• Dog collar
  • 2 Leashes
  • First aid kit
  • Veterinary records
  • Dog Treats
  • Any medications
  • Current photo of your dog
  • Safety light
  • ID tag
  • Favorite toys
  • Dog bed
  • Blanket
  • Extra rags or towels
  • Booties
When camping with dogs, make sure to bring their favorite toy. This dog packed its favorite chew toy for camping.

4. Abide by Campground Rules and Regulations | Camping with Dogs

Just as you respect a campground’s quiet hours or check-out times, adhere to the campground’s pet policies and rules when bringing your dog camping. These rules can include:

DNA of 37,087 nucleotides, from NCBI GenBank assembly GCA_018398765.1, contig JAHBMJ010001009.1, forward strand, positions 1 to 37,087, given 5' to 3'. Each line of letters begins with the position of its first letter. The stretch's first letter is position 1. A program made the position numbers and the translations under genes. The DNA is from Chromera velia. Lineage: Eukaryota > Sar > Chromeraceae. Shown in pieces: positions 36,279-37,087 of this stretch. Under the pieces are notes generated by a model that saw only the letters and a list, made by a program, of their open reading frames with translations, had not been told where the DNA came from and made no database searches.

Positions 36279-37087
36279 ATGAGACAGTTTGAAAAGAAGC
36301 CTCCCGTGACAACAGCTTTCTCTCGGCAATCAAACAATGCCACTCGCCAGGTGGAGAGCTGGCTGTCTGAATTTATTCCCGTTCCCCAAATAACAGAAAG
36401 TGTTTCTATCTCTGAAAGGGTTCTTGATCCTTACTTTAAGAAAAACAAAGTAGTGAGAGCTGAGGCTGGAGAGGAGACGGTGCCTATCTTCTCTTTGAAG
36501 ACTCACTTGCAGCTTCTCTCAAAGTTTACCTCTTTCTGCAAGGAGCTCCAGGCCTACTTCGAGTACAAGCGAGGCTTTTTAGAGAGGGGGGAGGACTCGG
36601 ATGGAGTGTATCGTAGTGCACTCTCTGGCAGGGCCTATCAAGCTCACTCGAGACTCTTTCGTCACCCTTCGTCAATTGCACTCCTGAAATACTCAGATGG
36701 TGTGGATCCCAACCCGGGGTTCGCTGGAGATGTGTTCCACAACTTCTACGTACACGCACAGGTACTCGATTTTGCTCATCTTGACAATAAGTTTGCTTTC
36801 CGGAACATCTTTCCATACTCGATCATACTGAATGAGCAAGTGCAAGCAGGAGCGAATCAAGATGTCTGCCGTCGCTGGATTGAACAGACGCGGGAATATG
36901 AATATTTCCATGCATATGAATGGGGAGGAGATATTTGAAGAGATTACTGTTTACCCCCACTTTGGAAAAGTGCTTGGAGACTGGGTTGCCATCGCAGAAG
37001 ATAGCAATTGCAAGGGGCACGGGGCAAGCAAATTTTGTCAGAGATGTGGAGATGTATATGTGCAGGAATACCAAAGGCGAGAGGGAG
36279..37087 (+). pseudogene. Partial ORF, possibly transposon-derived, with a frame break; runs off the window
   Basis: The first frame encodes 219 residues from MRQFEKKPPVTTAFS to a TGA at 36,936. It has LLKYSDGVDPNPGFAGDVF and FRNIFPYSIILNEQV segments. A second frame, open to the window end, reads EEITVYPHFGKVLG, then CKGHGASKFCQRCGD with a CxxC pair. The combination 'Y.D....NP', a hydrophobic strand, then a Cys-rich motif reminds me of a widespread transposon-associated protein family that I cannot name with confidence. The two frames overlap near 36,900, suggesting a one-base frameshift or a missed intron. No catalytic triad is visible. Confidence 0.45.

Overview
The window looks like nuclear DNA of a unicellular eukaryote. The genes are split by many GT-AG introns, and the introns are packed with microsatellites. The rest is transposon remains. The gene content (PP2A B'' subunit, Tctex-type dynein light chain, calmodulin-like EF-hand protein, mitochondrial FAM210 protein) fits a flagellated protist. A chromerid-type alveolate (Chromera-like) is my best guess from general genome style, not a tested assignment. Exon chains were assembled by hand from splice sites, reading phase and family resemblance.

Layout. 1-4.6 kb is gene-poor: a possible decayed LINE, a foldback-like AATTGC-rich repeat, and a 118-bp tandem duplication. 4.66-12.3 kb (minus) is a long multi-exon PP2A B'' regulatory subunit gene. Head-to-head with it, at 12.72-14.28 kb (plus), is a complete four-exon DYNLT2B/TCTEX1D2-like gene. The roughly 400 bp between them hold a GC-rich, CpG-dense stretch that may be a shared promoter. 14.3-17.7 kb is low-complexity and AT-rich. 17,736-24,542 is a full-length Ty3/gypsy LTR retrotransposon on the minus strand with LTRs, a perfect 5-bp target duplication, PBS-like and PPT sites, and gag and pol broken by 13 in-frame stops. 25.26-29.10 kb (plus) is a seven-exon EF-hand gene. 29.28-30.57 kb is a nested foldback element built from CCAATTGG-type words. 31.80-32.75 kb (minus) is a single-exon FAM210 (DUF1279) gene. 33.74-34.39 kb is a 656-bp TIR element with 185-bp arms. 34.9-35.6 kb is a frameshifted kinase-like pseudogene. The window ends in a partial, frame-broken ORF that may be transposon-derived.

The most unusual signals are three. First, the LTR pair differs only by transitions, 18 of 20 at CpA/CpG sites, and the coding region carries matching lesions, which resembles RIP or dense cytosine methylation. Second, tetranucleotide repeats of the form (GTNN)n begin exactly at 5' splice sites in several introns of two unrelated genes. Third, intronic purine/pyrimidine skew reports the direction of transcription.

• Pet fees
  • Keeping your dog leashed
  • Not letting your dog wander
  • Limits on the number of dogs per campsite
  • Cleaning up after your dog
  • Prohibiting dogs from entering certain areas like the showers or pool
  • Prohibiting certain dog breeds*
A campground dog on firewood delivery duty.

During the booking process, you accept a campground’s terms and conditions. By not adhering to the rules and regulations, you open yourself to the possibility of the campground asking you to leave.

*According to the American Veterinary Society of Animal Behavior (AVSAB), “Banning a specific breed can give a community a false sense of security, and deemphasize to owners of other breeds the importance of appropriate socialization and training, which is a critical part of responsible pet ownership.”

5. Practice Dog Safety | Camping with Dogs

Hello, it’s me, thanks to my ID